The novel associates the wilderness with humans' visceral desires. Except for Hawkeye, for whom life in the woods is a different and more impervious form of virginity than of Cora or Alice. Hawkeye is a killer, but equally important is the fact that he is not a lover. Michael Mann's 1992 movie adaptation of the novel drastically revises this aspect of Hawkeye's character, but Cooper's original words leave no room for doubt.
Michael Mann's 1992 colonial epic

The wilderness in this novel is a place of transformation. In the last section, especially, there is a dizzying number of metamorphoses. But the novel refuses to endorse the possibility of racial change through intermarriage, and the racial boundaries are enforced with a vengeance. Duncan reunites with Alice, and this untainted white couple is allowed to survive and marry and inherit the future through their racially unmixed offspring.

Sex and violence, according to the Hollywood cliché, is the most dependable recipe for feeding the appetite of the popular audience. The Last of the Mohicans clearly follows this formula, and perhaps even helps the reader understand why the order of the terms is never reversed -- it's always "sex and violence," but never "violence and sex."

The true story of the Mohicans is one that the U.S. is still reluctant to tell, and repressed almost completely throughout the 19th century as the pioneers moved westward across the continent. On the other hand, Americans loved the story that Cooper tells in The Last of the Mohicans. This novel was Cooper's most popular book and one of the most widely read American novels ever.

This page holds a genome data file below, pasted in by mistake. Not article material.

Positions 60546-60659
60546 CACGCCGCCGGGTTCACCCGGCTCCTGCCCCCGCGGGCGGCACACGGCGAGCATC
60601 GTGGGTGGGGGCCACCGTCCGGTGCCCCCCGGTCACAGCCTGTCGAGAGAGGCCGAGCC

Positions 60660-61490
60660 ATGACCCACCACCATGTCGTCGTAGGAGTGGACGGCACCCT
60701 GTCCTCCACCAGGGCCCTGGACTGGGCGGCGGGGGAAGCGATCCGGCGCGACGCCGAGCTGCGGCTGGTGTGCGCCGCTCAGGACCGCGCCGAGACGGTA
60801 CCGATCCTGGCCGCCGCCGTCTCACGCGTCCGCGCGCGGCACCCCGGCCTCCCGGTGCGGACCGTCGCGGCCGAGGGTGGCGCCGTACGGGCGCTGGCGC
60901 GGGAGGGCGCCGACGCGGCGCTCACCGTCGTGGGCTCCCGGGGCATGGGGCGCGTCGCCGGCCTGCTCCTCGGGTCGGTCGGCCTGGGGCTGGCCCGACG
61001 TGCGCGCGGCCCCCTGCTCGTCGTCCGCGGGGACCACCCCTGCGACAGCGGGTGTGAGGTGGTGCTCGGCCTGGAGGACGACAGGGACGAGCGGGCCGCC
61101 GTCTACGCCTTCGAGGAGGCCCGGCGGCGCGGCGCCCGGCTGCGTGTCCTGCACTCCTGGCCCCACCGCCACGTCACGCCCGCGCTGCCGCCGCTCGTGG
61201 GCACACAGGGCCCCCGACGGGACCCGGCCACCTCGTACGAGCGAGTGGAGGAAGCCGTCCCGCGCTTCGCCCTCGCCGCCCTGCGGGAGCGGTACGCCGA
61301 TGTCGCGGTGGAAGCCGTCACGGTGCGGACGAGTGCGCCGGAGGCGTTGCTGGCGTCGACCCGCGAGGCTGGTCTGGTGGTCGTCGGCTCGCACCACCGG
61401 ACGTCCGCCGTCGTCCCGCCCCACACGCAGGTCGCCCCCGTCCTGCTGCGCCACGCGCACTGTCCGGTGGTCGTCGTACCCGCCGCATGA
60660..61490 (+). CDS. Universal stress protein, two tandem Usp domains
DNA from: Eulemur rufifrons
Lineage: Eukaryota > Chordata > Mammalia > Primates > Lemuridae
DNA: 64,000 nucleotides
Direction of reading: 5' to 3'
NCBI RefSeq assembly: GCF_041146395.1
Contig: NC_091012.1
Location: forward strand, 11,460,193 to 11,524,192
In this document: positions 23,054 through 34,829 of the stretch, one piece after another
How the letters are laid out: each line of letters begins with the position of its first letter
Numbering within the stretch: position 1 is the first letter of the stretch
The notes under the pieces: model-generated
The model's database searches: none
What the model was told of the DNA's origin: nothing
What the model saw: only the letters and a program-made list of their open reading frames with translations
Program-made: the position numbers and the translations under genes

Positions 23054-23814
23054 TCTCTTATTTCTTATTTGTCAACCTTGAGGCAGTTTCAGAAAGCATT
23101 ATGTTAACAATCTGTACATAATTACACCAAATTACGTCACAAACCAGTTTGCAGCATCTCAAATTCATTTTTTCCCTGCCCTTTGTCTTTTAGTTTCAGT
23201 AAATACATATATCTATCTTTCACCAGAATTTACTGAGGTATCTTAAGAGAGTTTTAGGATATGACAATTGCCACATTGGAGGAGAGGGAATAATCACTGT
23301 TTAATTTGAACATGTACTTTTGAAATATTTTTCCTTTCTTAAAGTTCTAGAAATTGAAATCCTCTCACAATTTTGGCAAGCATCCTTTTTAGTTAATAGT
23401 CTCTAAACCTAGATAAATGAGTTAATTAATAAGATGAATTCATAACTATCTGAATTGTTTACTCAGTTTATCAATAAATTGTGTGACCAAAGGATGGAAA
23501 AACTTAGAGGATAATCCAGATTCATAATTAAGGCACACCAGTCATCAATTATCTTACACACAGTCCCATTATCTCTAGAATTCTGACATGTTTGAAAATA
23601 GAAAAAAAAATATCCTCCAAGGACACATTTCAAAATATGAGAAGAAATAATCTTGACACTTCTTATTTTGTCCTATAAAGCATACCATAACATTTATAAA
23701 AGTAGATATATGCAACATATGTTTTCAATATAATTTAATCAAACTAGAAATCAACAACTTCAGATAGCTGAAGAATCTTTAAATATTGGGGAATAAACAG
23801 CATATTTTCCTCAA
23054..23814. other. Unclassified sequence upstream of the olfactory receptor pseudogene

Like most of Cooper's novels, especially those he wrote in the first half of his career, The Last of the Mohicans derives from the model of the historical romance that Sir Walter Scott had established in Waverley. The subtitle of Cooper's novel -- A Narrative of 1757 -- echoes Waverley's subtitle, 'Tis Sixty Years Since. Cooper warned mere novel readers that by "narrative" he means historical fact, not imaginative fancy. But The Last of the Mohicans turned out to be merely myth-making which served contemporary readers precisely by replacing history with a story about the inevitable fate of the Indians.

While some of Cooper's sentences sound patronizing, if not racist, to most modern readers, Cooper's books display more respect and admiration for Indian characters like Uncas than was the norm in his culture. In fact, Cooper's depiction of Uncas as such as noble savage opened the floodgates of criticism. Robert Montgomery Bird wrote Nick of the Woods (1837) to expressly contest Cooper's "poetical illusions" and "beautiful unrealities" by describing Indians instead as "ignorant, violent, debased, brutal." Mark Twain made the same argument in Roughing It (1872).

In the final chapter of The Last of the Mohicans, Cooper relieves white American readers from the burden of picturing a political and social future for the country that includes Indians by linking Uncas's death to the doom of his entire race. Neither of the two massacres in the book involves whites killing Indians.

Even as a fantasy, The Last of the Mohicans arises from the brute facts of American history and projects a psychological and socio-historical fantasy onto its dark savages. It could even be considered a response to America's own empire-building.

Victor Hugo once pronounced Cooper "greater than the great master of modern romance." And this verdict was echoed by Balzac and Rudolf Drescher of Germany.

Perhaps those bored housewives (many were probably James Fenimore Cooper's avid fans) passed down this historical romance through the generations and that's how it became a classic.